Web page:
Tahoe Nugget #116:
Tahoe's Grand Aqueduct
July 12, 2007
Lake Tahoe is renowned around the world for its spectacular scenic splendor, but ever since a crude rock and log splash dam was constructed several miles below its outlet to boost river flow and facilitate log
fluming, entrepreneurs have coveted the lake's pristine waters. Today the magnificent alpine lake is primarily operated as a reservoir for irrigation storage and municipal water use in Nevada. Together with a
handful of other public and privately owned reservoirs in the Truckee River system, Lake Tahoe provides about 75 percent of the water supply for the Reno-Sparks area.
In the 1860s, a San Francisco-based
engineer, Colonel Alexis von Schmidt, acquired a half-section of land surrounding Lake Tahoe's only outlet (headwaters of the Truckee River) and the right to appropriate 500 cubic feet per second of Tahoe water. It
was a subtle and inauspicious beginning to what Von Schmidt was intent on engineering, a water project considered nothing less than the "Grandest Aqueduct in the World."
The Prussian-born Von Schmidt exuded
optimism, confidence, and a driving energy that enabled him to succeed at projects others considered impossible. Trained as a civil engineer at American universities, in 1850 Von Schmidt landed a job as a United
States surveyor, mapping public lands and Spanish land grants throughout the new state of California.
In 1865, Von Schmidt and five other investors established the Lake Tahoe and San Francisco Water Works
Company to export the water of Lake Tahoe to the Bay Area, a distance of 163 miles. First among its articles of incorporation: "To take the waters of Lake Tahoe and the Truckee River and conduct it through canals,
tunnels, flumes and pipes, to the City of San Francisco." The plan required a diversion dam built about four miles downstream of the outlet, where a canal would branch off from the river and flow into Squaw Valley.
A five-mile tunnel bored northwest through the mountains would carry the water west of the Pacific Divide near Donner Pass. A complex system of pipes, tunnels, ditches, aqueducts and reservoirs would then transport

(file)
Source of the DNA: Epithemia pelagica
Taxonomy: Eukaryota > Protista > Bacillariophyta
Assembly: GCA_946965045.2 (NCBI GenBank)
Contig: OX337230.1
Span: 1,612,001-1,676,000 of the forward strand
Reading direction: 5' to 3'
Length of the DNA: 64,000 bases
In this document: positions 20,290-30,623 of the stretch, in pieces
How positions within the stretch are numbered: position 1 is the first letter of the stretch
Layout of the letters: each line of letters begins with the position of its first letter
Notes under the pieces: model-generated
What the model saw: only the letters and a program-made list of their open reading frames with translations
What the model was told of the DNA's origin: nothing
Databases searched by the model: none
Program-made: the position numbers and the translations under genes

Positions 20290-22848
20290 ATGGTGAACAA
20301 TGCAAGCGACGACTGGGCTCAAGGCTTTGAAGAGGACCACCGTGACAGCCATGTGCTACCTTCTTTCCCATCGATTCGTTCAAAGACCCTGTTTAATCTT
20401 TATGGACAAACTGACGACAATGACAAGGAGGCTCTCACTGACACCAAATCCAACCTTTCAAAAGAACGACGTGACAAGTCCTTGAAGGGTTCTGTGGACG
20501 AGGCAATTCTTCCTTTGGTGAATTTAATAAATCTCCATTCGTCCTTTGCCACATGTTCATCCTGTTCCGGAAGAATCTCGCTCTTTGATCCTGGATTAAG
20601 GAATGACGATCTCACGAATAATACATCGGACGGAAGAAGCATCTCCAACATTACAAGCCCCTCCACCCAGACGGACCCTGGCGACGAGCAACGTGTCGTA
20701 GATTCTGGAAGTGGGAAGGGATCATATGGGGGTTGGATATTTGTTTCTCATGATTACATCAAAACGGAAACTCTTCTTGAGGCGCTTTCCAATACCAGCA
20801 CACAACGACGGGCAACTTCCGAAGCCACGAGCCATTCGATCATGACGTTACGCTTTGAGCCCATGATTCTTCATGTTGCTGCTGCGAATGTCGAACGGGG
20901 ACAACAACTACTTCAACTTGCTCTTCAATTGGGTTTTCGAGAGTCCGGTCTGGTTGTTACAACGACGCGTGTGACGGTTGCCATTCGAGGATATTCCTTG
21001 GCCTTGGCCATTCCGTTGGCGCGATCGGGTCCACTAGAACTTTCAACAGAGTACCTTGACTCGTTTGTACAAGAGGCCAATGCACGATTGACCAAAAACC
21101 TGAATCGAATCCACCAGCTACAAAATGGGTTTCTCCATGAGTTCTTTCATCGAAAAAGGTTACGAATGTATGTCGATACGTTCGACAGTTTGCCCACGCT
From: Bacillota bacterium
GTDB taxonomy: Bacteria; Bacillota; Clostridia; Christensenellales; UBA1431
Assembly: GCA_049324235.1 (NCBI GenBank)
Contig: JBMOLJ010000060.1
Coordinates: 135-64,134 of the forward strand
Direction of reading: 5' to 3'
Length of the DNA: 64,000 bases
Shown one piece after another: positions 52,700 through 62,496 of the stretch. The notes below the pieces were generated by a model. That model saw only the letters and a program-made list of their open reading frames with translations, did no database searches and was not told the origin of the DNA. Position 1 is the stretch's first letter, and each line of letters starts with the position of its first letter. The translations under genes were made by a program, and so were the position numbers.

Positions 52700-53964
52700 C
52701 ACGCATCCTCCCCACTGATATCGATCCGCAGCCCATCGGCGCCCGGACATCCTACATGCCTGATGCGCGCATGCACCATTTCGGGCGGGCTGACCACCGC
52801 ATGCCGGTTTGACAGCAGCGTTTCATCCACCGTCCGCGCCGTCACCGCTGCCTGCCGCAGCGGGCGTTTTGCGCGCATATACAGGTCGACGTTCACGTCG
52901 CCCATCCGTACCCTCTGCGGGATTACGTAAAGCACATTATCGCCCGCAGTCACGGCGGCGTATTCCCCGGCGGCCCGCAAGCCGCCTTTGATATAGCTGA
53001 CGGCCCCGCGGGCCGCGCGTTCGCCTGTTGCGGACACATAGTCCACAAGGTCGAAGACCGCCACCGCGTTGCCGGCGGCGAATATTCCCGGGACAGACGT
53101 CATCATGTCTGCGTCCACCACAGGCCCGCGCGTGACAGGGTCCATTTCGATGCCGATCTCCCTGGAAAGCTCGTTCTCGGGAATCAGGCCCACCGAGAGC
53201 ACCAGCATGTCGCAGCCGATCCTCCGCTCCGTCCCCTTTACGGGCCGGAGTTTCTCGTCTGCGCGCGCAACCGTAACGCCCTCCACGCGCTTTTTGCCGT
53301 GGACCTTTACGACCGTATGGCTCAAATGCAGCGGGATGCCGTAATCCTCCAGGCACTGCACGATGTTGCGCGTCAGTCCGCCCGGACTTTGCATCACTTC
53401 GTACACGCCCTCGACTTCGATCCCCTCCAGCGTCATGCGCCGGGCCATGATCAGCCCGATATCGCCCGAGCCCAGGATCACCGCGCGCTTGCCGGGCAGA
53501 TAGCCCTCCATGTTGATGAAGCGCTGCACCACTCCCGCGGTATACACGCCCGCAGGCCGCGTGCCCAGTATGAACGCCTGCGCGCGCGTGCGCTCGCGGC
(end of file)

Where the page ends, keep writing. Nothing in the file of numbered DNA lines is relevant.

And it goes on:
the water to a storage facility near San Francisco.
To fund the project Von Schmidt wanted the city to issue $10 million in bonds and he petitioned the U.S. Congress for a generous right-of-way package,
which included large checkerboard land grants as well as any inherent timber and stone resources.
Nevada residents and politicians were hardly thrilled at the thought of a private company diverting and exporting
water from the Truckee River to San Francisco so the state challenged Von Schmidt to prove his legal entitlement to Tahoe water. Von Schmidt assured Nevada that the state had nothing to fear; the six foot dam he
planned to erect at the Lake Tahoe outlet would store enough water to supply both states. He also argued that California had a superior water claim to Tahoe because two-thirds of the lake and its only outlet were
within its border.
During the summer of 1870, Von Schmidt's company built a stone and timber dam at the outlet. Because there was little support for the water diversion project in Truckee, an armed guard was
posted "to protect the dam against hot-headed residents." Truckee's factories and lumber mills used the river's current to power machinery, and to float logs down the Truckee River Canyon. As it was there was only
enough water volume to float logs for about four months of the year. Without the cheap transportation of Sierra timber, northern Nevada and Truckee would both suffer economically. An editorial in the Truckee Republican warned, "Violence would be used to prevent work on the project."
When Von Schmidt's proposal was submitted to legislators in Sacramento and Washington, D.C., it ran into strong resistance. Opponents argued that the federal government had no business subsidizing private corporations by giving away public lands. (Similar arguments were made regarding the generous government contracts issued for the construction of the first transcontinental railroad. Citizen groups and newspaper editorials complained that the proposed aqueduct reeked of corruption, so state and federal legislators killed the legislation.
Fortunately those of us who love Lake Tahoe, Alexis von Schmidt's "Grand Aqueduct" was never built, but the water needs of San Francisco continued to grow. In 1923, despite a storm of protest by John Muir and others, a controversial dam was built at Hetch Hetchy Valley in Yosemite National Park to provide water to San Francisco. Lake Tahoe had dodged a potentially lethal bullet.
Photo #1: Map of Von Schmidt's aqueduct project
Photo #2: Historic plaque near present-day Tahoe Dam
Photo #3: Early Tahoe dam, circa 1906
Photo #4: Modern dam can store six feet of water and that's a lot. Just one tenth of an inch of Tahoe's water equals 1,400,000 TONS of water; enough to supply the daily water requirements of a population of 3,500,000 people.
Photo #5: The damming of beautiful Hetch Hetchy Valley broke the heart naturalist John Muir. Note waterfalls.